Identification and differentiation of resting myocardial ischemia and infarction in man with positron computed tomography, 18F-labeled fluorodeoxyglucose and N-13 ammonia.
Studies have shown that the extraction of glucose per unit flow is increased in moderately ischemic myocardium primarily due to anaerobic glucose metabolism manifested as lactate production, whereas myocardial infarction is characterized by the loss of metabolically active myocardium. To determine the feasibility of demonstrating these metabolic abnormalities reflecting both ischemia and infarction, we used positron computed tomography (PCT) to evaluate relative regional myocardial exogenous glucose utilization and perfusion in 15 patients with recent myocardial infarction. The positron-emitting tracers of glucose metabolism and perfusion, 18F-2-fluoro-2-deoxyglucose (FDG) and N-13 ammonia, respectively, were used. Fourteen of 19 documented infarctions were demonstrated by PCT to have concordantly decreased glucose utilization and perfusion. However, in an additional 11 regions, glucose utilization was disproportionately increased relative to perfusion, consistent with ischemic glucose consumption. These findings correlated with the presence of postinfarction angina, the site of ischemic electrocardiographic changes during chest pain, and the presence of regional left ventricular dysfunction and severe coronary artery disease. Because three ECG infarct zones not detected by PCT demonstrated ischemic glucose utilization, only two of 19 electrocardiographically defined infarctions had no detectable metabolic abnormality. We conclude that the changes in regional FDG and N-13 ammonia concentrations detected with PCT in patients who had had a recent myocardial infarction are consistent with regional exogenous glucose utilization and perfusion in moderately ischemic and irreversibly infarcted myocardium. This approach has the potential to identify and differentiate resting myocardial ischemia from infarction and to assess tissue viability after an ischemic event.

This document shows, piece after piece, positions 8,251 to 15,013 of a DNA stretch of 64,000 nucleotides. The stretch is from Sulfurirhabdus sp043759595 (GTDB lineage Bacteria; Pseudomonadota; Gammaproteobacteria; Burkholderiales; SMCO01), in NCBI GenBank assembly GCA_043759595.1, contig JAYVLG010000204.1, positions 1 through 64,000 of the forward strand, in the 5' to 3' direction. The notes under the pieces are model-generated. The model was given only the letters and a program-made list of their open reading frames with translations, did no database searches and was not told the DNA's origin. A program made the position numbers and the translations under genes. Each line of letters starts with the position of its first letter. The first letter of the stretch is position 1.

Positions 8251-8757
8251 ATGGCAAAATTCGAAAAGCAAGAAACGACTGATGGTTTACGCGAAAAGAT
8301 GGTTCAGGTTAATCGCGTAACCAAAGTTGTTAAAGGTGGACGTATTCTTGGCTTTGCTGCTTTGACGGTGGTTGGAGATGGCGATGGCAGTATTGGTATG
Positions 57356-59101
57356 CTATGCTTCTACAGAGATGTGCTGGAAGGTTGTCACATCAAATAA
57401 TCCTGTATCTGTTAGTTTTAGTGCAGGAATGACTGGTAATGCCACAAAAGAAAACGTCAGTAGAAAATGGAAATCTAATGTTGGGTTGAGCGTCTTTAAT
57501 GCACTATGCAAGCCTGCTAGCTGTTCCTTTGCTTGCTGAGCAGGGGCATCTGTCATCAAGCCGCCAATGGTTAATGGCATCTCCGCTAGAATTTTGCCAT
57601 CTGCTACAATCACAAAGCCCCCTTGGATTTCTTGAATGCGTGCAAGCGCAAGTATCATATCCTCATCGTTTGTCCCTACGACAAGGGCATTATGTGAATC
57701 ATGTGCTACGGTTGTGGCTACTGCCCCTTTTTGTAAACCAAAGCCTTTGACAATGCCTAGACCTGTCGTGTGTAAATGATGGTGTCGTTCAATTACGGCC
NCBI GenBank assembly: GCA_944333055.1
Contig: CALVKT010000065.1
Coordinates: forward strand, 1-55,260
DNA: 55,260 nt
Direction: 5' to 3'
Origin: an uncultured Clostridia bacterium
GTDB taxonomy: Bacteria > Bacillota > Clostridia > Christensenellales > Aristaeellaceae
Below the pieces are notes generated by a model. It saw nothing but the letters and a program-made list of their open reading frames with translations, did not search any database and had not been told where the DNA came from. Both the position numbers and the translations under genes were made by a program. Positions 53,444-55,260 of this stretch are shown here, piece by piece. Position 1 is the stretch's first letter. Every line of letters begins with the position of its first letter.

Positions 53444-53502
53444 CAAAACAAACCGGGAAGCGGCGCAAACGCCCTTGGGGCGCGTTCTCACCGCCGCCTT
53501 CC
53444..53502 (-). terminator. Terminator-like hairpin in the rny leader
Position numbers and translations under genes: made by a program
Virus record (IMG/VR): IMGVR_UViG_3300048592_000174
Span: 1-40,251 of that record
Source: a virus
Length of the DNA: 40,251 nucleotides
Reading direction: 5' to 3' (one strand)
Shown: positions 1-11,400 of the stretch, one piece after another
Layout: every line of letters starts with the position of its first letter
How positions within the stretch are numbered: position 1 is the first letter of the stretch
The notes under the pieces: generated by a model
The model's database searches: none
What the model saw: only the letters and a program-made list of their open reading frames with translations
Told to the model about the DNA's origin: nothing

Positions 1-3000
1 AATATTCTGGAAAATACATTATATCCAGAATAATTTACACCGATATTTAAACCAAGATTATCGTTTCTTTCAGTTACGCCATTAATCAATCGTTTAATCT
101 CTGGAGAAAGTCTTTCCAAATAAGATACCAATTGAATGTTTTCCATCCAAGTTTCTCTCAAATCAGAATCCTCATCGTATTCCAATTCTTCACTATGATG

- Copyright © 1983 by American Heart Association